Active fault

geological fault likely to be the source of an earthquake sometime in the future
Woodcut of the New Madrid Earthquake, that happened in 1811. It is the biggest earthquake in the history of the US, east of the Rocky Mountains. It is classifired as level IX (heavy shaking) on the Mercalli intensity scale. It probably had a magnitude of between 7.5 and 7.9 on the Richter scale.

An active fault is a fault that is likely to become the source of another earthquake sometime in the future. Faults are active if there has been movement seen or evidence of seismic activity during the last 10,000 years.[1] Active faulting is considered to be a geologic hazard. It is related to earthquakes as a cause.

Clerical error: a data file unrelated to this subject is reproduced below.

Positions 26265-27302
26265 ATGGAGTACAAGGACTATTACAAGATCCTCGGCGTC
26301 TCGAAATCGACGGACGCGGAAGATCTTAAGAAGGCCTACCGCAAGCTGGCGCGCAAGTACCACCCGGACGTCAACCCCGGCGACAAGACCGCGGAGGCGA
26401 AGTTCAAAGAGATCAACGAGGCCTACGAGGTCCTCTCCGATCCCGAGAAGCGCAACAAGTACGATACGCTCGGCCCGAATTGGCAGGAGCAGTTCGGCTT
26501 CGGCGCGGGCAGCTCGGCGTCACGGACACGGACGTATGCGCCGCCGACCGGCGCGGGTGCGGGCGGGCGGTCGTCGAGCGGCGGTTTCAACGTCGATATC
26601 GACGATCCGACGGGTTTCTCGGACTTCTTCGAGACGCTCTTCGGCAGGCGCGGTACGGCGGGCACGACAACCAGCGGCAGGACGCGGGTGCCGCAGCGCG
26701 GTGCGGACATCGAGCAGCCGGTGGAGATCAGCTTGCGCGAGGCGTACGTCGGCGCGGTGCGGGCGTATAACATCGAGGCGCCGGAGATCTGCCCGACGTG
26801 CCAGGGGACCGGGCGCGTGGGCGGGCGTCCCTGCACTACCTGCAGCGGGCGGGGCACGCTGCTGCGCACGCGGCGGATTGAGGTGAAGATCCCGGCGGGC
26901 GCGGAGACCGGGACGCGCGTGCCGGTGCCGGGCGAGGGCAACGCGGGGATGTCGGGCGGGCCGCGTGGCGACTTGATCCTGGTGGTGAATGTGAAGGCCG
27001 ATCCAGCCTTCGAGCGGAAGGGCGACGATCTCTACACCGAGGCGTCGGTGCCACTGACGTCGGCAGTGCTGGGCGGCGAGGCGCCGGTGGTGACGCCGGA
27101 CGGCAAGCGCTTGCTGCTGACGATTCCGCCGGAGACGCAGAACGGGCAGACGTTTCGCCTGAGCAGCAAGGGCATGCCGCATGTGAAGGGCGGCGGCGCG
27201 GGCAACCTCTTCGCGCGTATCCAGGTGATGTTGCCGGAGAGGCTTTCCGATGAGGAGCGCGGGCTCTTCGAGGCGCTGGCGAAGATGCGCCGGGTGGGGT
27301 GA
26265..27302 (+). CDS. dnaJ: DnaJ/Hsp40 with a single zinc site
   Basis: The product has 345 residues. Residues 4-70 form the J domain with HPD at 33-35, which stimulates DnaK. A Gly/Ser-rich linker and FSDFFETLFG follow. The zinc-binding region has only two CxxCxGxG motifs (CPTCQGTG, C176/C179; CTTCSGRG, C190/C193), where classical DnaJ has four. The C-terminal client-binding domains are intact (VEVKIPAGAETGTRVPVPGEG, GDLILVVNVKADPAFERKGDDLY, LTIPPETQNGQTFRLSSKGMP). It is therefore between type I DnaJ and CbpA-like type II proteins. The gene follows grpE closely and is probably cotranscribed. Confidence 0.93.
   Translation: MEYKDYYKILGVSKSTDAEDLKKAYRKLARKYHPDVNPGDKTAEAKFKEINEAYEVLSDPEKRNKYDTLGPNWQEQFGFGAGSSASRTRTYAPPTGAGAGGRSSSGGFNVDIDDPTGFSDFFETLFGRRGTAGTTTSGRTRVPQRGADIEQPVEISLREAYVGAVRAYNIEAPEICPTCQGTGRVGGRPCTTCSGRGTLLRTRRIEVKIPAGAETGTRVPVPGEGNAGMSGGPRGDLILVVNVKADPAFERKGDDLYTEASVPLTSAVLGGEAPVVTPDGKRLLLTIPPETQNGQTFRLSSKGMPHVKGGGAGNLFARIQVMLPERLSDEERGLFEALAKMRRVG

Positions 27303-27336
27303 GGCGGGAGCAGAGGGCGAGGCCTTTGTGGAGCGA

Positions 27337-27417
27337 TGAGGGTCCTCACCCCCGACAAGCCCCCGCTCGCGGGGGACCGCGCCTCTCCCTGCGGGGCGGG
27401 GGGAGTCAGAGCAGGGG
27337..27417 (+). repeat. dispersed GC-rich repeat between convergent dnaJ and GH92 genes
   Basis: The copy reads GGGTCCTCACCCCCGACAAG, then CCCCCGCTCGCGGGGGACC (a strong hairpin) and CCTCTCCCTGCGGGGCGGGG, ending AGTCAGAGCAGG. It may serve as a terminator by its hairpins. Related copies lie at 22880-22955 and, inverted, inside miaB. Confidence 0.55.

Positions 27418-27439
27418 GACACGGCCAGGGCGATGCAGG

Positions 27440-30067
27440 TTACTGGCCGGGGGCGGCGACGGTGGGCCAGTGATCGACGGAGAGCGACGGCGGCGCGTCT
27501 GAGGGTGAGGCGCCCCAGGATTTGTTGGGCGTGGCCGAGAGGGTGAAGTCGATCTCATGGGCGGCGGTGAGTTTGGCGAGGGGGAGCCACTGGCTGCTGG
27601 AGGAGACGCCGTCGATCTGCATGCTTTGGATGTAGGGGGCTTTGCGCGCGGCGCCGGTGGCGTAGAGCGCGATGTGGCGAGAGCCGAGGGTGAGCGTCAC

ReferencesEdit

  1. "Active fault". Earthquake Glossary. USGS Earthquake Hazards Program. 2009. Retrieved 2011-09-17.


 
Measurements of New Madrid Seismic Zone, the zone where the earthquake struck. Thr active fault is shown in red.